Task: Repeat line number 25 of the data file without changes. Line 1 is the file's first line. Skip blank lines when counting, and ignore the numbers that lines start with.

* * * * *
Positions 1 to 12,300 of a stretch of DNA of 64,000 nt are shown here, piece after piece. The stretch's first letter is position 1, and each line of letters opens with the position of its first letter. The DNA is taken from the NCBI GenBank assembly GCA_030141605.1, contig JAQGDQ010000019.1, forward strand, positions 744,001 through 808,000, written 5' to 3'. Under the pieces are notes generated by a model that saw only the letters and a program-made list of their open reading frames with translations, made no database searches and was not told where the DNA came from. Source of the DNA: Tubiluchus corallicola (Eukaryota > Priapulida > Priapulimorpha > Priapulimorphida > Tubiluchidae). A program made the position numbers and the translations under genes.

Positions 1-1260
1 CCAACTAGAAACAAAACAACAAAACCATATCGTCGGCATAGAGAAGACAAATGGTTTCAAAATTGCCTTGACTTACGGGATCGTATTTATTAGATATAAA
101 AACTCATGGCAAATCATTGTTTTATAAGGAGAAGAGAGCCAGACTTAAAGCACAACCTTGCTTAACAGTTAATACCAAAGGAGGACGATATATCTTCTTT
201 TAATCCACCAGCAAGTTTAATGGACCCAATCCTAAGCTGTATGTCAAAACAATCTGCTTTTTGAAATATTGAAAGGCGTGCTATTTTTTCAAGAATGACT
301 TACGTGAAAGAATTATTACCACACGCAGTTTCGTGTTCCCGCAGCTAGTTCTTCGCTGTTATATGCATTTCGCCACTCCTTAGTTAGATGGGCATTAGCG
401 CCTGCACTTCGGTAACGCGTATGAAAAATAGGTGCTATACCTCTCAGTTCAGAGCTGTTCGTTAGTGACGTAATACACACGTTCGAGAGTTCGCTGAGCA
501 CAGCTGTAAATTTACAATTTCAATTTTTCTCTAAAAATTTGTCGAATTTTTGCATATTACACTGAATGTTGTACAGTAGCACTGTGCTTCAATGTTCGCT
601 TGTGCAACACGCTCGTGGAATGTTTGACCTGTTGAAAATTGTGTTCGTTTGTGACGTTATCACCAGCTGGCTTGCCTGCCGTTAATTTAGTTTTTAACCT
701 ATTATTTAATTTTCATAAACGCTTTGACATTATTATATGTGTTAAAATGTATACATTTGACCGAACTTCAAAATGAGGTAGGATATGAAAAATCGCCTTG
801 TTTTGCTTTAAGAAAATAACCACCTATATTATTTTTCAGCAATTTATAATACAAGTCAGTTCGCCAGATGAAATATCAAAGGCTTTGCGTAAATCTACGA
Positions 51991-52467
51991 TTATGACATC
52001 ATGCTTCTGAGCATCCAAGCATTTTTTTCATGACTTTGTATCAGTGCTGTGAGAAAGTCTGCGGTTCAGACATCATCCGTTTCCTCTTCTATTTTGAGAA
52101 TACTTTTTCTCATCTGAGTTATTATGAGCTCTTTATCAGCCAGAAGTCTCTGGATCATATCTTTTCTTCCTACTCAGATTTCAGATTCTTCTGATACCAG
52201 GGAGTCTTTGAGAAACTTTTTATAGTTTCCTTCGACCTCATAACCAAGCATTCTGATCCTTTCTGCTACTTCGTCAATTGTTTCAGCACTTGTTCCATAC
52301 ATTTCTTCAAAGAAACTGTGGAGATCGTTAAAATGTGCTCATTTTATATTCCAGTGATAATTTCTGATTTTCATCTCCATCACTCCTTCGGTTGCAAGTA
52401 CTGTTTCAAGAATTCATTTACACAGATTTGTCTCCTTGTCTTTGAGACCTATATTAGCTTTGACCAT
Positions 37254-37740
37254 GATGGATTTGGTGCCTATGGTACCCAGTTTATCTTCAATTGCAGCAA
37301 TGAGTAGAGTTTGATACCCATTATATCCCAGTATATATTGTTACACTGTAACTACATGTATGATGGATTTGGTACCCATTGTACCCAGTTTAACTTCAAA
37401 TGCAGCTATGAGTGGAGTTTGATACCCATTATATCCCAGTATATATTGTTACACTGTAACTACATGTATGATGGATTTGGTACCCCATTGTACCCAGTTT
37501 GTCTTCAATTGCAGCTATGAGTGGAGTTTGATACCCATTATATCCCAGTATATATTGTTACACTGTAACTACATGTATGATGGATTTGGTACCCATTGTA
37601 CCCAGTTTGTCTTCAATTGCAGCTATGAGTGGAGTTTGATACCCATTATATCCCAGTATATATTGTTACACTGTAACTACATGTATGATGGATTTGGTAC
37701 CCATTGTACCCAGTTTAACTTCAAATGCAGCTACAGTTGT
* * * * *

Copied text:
37701 CCATTGTACCCAGTTTAACTTCAAATGCAGCTACAGTTGT